these brands together under the Premier Automotive Group
But it was not to end there. Aston Martin was again in the
news this year, when in March Aston Martin announced the
start of a new chapter in its illustrious history following
the financial news that the prestigious sports car
manufacturer had been sold by Ford to a consortium led by
David Richards of the British Prodrive company, John Sinders
a wealthy investor and an Aston Martin owner, and two Saudi
Arabian venture capitalists Investment Dar and Adeem
Investment, to end almost twenty years as part of Ford Motor
In a blow to BMW, Aston Martin was again chosen as James
Bond’s personal vehicle in the latest Bond movie Casino
Royale. Remember the multiple roll-over when James has to
avoid Vesper Lynd, lying on the road. Far from destroying
one pristine Aston Martin DBS, the shot took four very tatty
development hack DB9’s to complete, and a couple of BMW 5
The stunt was done at 120 km/h and once the Aston hit the
grass, it dug in and just kept rolling, shedding pieces of
bodywork and a wheel until it came to rest, right side up,
lights still twinkling and established a new Guinness World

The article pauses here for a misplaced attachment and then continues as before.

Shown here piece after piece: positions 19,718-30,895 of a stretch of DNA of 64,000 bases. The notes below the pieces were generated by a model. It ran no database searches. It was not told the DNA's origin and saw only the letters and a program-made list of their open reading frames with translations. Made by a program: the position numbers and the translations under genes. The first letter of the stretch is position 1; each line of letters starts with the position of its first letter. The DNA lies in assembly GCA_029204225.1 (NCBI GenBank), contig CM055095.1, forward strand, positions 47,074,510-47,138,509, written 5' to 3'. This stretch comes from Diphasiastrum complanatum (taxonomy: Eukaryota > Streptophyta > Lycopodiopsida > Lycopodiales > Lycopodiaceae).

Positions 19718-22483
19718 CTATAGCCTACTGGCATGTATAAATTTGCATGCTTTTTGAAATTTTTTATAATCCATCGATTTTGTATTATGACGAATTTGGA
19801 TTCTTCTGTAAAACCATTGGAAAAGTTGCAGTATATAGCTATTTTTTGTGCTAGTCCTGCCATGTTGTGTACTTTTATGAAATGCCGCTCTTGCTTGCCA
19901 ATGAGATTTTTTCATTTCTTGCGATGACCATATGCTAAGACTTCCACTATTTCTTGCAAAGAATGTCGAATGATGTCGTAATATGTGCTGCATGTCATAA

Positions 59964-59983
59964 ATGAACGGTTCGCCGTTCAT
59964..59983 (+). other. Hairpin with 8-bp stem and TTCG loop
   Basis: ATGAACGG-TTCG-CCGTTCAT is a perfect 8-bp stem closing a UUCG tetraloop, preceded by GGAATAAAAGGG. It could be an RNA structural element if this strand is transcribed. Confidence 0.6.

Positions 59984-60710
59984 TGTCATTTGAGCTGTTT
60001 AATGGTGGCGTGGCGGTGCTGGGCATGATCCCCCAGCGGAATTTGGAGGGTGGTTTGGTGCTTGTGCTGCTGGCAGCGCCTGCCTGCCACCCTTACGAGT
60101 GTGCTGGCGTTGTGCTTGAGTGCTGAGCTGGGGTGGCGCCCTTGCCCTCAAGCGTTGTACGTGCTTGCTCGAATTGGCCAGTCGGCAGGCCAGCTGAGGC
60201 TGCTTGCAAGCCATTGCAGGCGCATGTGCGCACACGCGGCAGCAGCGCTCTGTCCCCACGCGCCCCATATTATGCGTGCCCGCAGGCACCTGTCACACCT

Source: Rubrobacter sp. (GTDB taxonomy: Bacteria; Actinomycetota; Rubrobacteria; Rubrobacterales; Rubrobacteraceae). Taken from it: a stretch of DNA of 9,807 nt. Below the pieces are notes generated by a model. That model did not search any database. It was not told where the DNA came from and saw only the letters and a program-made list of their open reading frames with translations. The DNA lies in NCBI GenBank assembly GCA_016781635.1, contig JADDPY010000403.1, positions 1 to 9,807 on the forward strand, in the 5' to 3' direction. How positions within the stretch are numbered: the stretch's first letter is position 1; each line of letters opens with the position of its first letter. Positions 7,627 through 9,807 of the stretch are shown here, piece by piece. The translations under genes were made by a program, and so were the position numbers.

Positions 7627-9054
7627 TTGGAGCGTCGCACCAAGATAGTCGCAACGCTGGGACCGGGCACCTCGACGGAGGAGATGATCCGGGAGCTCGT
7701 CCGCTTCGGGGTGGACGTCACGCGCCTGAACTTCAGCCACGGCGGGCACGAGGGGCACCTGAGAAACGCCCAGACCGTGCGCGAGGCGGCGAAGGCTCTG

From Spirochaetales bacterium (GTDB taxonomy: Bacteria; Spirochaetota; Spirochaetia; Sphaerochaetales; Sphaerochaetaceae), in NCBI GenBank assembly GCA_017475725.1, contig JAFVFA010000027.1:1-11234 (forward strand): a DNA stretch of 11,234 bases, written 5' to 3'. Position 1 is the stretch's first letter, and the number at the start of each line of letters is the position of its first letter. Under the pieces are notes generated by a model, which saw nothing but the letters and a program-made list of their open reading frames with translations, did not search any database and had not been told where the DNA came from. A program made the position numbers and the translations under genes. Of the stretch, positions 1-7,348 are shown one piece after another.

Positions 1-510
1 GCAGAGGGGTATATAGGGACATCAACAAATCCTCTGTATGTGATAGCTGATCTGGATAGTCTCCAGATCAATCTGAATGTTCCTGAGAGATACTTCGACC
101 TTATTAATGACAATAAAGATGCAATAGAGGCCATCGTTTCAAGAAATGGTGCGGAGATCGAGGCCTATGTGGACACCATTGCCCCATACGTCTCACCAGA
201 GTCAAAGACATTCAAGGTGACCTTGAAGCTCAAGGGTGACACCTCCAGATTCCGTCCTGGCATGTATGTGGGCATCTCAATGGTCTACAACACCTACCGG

Record for the most cannon rolls in a car. An astonishing
seven complete turns. The stunt driver was also unhurt!
However, enough of the movie make-believe. Here is the real
deal. An Aston Martin DB9 Volante. To begin with, this is no
fancy bodywork slapped over a pedestrian saloon. This is a
purpose-designed and built open sports coupe.
Enginewise, the DB9 sports a six litre V12 which is, as
tradition would demand, up front, but brought as far back as
possible to end up with a 50/50 weight distribution between
front and rear axles. This is Aston Martin’s own engine, but
has been re-engineered for the DB9, with a new crankshaft,
cams, manifold, and engine-management system for more
midrange torque. For a relatively light car, coming through
the extensive use of aluminium, the torque figure of 567 Nm
is more than enough to keep a push in your back through to